If you’ve read my blog recently, you know I love power/speed combo threats. Most of the players I’m targeting this season have a realistic shot for at least 20 HR and 20 SB. I went back to look at how rare a 30/30 season is, and found just 11 active players who have done it. Cross off Jimmy Rollins, Alfonso Soriano, Carlos Beltran, Bobby Abreu, Vladimir Guerrero, and Alex Rodriguez because they are 32 years old or older, and therefore are remarkably unlikely to repeat, and you are left with five players who have done it once, and could do it again.
2010 was the first year since 1994 where not one single player accomplished the feat. The five active players, under 30 years old, who have done it are David Wright, Ian Kinsler, Hanley Ramirez, Brandon Phillips, and Grady Sizemore. Along with them, candidates to do it for the first time in 2011 are as follows:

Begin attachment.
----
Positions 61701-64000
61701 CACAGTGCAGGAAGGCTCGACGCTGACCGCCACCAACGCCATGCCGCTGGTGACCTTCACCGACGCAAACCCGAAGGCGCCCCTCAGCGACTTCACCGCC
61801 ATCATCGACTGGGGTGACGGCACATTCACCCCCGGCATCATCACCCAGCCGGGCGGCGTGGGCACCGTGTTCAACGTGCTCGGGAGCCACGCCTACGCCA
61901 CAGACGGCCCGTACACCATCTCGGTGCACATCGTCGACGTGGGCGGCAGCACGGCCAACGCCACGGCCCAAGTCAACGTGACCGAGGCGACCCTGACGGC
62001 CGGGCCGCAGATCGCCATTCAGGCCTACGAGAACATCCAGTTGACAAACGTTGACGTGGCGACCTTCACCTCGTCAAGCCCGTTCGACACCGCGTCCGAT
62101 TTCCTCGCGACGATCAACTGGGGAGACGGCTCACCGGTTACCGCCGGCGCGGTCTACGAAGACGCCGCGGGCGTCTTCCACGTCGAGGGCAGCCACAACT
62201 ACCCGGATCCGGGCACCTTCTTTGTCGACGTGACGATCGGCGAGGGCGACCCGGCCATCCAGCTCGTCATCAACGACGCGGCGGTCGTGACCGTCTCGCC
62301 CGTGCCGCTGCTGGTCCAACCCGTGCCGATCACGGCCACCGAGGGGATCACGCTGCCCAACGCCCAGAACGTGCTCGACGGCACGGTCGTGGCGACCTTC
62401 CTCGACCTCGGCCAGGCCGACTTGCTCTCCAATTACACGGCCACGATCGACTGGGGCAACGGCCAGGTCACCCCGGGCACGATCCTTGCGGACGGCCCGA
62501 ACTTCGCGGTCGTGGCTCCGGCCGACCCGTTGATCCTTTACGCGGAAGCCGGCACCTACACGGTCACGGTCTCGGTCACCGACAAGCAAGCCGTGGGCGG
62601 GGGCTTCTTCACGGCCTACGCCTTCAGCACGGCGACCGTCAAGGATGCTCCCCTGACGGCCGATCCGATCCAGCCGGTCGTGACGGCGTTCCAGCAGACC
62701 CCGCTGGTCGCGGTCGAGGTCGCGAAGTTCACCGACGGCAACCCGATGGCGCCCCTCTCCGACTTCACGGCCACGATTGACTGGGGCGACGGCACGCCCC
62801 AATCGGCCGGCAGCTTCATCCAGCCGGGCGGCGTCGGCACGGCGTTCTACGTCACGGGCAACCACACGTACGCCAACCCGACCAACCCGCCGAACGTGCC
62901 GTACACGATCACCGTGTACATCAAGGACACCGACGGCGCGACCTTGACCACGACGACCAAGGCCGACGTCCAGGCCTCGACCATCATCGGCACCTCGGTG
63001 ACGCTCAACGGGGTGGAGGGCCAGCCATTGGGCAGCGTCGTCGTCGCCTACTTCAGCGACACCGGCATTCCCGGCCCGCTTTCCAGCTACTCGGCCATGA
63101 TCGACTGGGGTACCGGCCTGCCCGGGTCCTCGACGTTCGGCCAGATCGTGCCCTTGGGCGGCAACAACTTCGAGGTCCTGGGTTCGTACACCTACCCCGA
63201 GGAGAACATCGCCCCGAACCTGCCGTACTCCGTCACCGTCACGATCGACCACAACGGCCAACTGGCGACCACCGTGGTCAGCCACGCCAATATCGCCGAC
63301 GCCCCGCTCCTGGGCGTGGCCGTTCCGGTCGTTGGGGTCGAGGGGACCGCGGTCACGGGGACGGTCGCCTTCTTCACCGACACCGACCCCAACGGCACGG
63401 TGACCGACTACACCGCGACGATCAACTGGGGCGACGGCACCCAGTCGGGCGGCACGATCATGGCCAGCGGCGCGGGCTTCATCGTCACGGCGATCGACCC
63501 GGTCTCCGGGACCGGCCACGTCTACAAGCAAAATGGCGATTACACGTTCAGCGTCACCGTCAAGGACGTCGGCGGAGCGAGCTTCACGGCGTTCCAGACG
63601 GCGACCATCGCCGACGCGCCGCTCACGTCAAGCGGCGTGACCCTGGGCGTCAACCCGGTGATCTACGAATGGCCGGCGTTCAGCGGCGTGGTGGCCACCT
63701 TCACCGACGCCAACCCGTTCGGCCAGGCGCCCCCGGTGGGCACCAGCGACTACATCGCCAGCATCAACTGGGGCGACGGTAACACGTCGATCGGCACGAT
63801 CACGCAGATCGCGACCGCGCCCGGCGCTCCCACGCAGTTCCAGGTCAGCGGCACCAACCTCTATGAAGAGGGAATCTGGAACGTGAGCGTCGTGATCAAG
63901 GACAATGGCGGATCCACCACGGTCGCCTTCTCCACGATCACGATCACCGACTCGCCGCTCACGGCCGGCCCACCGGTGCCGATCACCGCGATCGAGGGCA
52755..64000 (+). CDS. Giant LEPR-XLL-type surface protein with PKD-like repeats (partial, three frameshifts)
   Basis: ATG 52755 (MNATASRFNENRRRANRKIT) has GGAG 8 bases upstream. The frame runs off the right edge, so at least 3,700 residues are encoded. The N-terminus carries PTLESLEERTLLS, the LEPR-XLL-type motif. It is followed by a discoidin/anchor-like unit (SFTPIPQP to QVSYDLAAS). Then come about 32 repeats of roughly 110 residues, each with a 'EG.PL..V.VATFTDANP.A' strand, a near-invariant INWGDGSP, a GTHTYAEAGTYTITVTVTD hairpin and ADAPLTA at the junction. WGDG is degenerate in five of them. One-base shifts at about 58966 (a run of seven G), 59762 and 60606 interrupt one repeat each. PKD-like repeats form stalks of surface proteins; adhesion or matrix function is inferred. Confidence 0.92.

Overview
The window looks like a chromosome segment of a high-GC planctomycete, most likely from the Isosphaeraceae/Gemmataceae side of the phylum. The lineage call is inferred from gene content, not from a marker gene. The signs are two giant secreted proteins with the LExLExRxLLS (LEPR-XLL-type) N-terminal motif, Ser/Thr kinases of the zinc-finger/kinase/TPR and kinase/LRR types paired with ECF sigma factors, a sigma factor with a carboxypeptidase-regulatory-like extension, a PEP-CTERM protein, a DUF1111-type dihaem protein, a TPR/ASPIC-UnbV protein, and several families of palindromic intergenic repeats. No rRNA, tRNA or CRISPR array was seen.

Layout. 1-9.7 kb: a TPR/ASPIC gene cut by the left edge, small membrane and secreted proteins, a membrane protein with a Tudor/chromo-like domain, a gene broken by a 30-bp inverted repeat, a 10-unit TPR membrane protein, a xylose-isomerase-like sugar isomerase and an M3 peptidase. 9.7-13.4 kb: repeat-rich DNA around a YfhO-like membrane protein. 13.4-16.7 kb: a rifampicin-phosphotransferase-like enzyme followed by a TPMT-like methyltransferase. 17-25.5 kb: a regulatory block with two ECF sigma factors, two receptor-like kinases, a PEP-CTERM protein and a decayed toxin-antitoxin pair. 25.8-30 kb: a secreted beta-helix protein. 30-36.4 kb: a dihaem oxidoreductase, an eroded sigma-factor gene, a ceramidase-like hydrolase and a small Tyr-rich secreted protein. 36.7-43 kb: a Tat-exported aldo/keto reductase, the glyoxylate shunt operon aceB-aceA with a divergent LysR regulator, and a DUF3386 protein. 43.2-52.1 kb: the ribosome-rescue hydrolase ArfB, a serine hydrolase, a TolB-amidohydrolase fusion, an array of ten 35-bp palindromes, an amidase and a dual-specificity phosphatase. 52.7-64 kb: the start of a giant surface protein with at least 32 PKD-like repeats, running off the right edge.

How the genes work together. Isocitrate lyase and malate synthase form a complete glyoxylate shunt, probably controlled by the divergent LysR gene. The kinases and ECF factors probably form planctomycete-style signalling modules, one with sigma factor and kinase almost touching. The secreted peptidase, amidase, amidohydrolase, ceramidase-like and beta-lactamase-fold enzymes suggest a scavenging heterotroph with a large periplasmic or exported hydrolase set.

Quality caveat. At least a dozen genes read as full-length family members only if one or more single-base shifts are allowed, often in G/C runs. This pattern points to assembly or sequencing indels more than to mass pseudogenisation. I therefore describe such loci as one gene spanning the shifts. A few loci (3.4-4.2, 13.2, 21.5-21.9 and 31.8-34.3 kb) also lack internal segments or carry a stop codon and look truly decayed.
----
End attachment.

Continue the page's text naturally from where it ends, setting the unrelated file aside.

Drew Stubbs, 26, 2010: 22 HR, 30 SB
Chris Young, 27, 2010: 27 HR, 28 SB
Carlos Gonzalez, 25, 2010: 34 HR, 26 SB
Matt Kemp, 26, 2010: 28 HR, 19 SB
Hunter Pence, 27, 2010: 25 HR, 18 SB
Shin-Soo Choo, 28, 2010: 22 HR, 22 SB
That’s about it. And those are guys that I would like to have on my team. Notice, those are all outfielders. Meanwhile, four of the five threats to repeat are infielders.
Go ahead and spend your draft chasing categories, trading off with Juan Pierre and Dan Uggla. But I’d rather have two guys go 25/25 than one 40 HR guy and one 40 SB guy. Also, dual-threat players produce more consistently. If a home run hitter goes cold, he doesn’t give you anything. But if someone like Stubbs loses his power stroke, or takes a road trip to San Diego (PetCo) and New York (Citi Field), then he might not hit home runs, but he can still get on base and steal bases.
I’d rather have Ian Kinsler and Chris Young than Uggla and Pierre. It’s worked for me in years past.